“And our exhibitors have overwhelmingly reported to us that we were successful in achieving this.”
As this was the event’s 50th Anniversary celebration, the opening day of the show, February 3rd, was proclaimed “The Original Miami Beach Antique Show Day” by the city of Miami Beach. Attendees at the show included many international collectors and gallery owners as well as celebrities and local officials, such as Emilio Estefan, Miami Beach Mayor Mattie Bower, and numerous Miami socialites, who had the opportunity to peruse truly one-of-a-kind antique pieces. On display were such rare items as an El Greco painting from The Renaissance era, a Porsche 911 hood signed by Frank Sinatra and Imperial Russian antiques, to name a few. Great sales were reported by a wide array of very happy dealers.

Scott Thomas of Deco2 Mid-Century Furniture commented, “I sold out in 10 minutes the first day of the show. The second day, we brought in 12 pieces and sold seven. I’ve done this show for two years now and last year met one of my best clients here. Of the 3 shows I participate in, this is my best show. I’m thinking of only doing this one.”

Aaron Newman, Owner of Atlanta, GA based Steve Newman Fine Arts stated, “The interest we have received this year has been the strongest we have ever seen. People were looking for and showed extremely high demand for Modern Art. In particular, we received strong interest in our modern sculpture and paintings. Specifically, some of our sales consisted of Lapis Vases by Asprey of London and an abstract granite sculpture by the well known American artist Thea Tewi. We will definitely exhibit at the show next year and have full confidence in the show and its promoters.”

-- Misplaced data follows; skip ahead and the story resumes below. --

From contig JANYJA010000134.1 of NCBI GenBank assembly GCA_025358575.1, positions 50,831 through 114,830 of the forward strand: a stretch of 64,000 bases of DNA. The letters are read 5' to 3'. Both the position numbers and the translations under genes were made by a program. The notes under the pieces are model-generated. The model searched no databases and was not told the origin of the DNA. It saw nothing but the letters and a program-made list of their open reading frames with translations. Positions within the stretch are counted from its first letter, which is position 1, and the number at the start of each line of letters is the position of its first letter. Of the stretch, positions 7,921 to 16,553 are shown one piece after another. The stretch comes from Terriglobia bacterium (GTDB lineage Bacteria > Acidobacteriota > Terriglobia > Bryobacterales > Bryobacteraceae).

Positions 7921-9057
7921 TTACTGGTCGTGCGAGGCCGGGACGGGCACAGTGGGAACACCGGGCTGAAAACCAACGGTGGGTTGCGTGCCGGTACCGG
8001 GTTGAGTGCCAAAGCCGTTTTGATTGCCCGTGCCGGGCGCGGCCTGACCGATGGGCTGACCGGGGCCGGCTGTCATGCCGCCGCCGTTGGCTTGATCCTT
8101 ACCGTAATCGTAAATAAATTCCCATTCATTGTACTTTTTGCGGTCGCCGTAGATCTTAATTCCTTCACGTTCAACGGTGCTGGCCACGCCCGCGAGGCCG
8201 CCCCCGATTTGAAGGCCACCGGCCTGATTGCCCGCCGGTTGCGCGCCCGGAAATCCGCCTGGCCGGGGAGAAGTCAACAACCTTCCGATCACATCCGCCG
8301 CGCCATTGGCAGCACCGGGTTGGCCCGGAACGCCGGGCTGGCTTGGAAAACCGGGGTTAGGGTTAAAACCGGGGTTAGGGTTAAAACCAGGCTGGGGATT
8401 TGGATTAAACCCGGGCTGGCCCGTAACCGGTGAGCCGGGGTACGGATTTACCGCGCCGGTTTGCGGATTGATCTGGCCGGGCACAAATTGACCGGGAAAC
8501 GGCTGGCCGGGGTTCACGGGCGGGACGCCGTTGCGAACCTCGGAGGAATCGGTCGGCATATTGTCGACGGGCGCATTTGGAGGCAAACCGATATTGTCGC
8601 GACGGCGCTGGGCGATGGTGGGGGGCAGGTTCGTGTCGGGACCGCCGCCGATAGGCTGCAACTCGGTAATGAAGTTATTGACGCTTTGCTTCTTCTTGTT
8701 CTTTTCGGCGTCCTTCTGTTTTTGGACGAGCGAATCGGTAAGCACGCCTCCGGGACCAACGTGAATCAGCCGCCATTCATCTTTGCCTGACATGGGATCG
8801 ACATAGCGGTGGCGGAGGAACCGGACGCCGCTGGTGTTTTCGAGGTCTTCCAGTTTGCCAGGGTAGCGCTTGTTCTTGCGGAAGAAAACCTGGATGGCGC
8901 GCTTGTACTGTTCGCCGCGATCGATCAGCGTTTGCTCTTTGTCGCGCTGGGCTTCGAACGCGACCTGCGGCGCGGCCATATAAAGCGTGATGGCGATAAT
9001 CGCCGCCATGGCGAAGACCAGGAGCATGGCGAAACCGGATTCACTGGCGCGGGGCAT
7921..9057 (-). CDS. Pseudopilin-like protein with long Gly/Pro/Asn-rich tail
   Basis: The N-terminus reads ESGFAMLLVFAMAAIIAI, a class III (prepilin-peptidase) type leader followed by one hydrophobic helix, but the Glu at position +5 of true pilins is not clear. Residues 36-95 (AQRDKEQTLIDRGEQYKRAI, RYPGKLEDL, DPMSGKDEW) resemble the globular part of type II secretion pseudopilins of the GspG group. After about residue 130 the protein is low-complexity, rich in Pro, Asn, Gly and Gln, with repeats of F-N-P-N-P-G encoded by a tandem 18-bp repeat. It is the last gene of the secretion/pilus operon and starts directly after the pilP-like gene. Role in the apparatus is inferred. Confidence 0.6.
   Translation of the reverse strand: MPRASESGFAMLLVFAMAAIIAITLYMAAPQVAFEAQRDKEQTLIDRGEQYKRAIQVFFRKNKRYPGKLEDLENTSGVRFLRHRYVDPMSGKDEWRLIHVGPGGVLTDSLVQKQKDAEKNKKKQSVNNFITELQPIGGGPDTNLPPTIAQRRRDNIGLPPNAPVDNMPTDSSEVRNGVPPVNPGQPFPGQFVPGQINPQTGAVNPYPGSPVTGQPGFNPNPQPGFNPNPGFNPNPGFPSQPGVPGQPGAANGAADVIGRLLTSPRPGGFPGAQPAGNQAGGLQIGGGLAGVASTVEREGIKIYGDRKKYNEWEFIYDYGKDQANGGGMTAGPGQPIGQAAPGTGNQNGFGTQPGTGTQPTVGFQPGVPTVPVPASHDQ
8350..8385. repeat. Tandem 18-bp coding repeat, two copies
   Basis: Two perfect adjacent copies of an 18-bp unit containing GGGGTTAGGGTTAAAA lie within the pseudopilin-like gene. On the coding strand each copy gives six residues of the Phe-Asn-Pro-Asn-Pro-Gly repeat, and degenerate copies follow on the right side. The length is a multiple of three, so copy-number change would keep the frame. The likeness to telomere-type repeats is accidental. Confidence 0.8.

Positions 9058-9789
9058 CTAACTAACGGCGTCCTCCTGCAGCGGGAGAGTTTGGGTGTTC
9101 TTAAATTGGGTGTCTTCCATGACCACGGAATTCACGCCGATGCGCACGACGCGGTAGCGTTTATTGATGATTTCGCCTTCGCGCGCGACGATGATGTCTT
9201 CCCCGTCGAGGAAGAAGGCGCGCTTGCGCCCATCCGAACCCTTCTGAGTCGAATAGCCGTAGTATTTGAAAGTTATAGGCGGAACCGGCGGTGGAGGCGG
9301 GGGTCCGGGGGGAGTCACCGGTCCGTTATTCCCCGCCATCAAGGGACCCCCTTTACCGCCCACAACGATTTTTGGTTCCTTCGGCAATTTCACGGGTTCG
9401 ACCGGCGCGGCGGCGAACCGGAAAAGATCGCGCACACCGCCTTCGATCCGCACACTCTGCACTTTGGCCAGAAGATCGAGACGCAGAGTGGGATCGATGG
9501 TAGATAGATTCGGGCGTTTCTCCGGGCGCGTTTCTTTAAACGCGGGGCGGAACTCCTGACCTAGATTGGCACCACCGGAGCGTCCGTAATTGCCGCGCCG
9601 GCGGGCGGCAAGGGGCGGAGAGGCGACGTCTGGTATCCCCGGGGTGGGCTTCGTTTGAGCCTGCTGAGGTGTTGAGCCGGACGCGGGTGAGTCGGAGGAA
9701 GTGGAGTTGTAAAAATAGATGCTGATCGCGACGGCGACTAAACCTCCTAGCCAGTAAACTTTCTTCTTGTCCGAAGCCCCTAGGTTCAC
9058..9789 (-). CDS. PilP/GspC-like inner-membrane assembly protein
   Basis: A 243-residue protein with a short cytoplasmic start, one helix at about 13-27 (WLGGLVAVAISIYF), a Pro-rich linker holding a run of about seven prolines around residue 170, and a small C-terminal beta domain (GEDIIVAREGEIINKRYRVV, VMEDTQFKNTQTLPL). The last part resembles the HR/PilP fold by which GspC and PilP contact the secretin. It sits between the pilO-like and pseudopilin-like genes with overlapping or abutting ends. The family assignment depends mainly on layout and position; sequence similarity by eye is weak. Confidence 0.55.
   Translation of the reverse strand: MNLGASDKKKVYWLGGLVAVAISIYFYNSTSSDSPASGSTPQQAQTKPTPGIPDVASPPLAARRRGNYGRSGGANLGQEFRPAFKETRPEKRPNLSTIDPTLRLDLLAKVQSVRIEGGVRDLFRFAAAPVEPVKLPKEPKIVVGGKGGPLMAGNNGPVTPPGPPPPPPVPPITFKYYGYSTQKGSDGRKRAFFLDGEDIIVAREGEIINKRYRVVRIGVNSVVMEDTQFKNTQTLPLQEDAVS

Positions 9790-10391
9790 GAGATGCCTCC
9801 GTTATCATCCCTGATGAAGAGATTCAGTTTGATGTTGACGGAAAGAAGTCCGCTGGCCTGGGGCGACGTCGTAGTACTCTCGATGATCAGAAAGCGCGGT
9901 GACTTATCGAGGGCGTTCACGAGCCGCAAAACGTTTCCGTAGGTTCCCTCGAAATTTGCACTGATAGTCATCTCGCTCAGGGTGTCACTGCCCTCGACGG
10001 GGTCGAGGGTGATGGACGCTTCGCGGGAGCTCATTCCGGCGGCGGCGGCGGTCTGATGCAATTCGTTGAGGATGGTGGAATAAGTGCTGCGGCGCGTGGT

Gus Davis of Camilla Dietz Bergeron in New York city, whose company has been participating at the show for 21 years, told us, “We felt the interest was the strongest it has been in a couple of years. People were looking for bold, strong pieces, especially signed pieces. Specifically, we sold an 18 karat yellow gold and mother of pearl orchid necklace by Angela Cummings, an 18 karat yellow gold and diamond Buccellati necklace and an enamel and diamond necklace by Schlumberger. We are extremely pleased.”

Rick Bumgardner of Morning Glory Antiques in Kansas city has been an exhibitor at the show for the past 14 years. “The show has been incredibly well attended this year,” he stated. “There has been a lot of brisk dealer buying. We did well.” In reference to their best piece, a painting by El Greco, a Spanish Renaissance artist, titled “Unknown gentleman by El Greco” and worth an estimated $1 million dollars, he mentioned, “We developed lots of good leads.”

John Atzbach of John Atzbach, who specializes in Imperial Russian antiques and art objects, said, “It was a great show and it went quite well for us. Everything was fantastic as always. We look forward to next year’s show.”

Odetto Lastra of Odelas Antiques commented: “I have been doing this show for 10 years now. This show was very good for me. I deal in Italian glass and I sold quite a few pieces. Specifically, pieces from Japanese artist Yoichi Ohira. I also sold a Pessato Vase by Venini and another one by Renzo Pavanello.”

“We were delighted to see that buying appears to be back to pre-recession levels. Bringing the right buyers through the door is our number one goal,” remarked Andrea Canady, fair director for US Antique Show’s The Original Miami Beach Antique Show. “And our exhibitors have overwhelmingly reported to us that we were successful in achieving this.”

The silent auction campaign held at The Original Miami Beach Antique Show benefiting the charity, The Make-A-Wish® Foundation of Southern Florida, was a great success. People bid on items ranging from Miami Heat tickets to paintings, to antiques to wine bottles. More than $16,000 was raised to benefit South Florida children.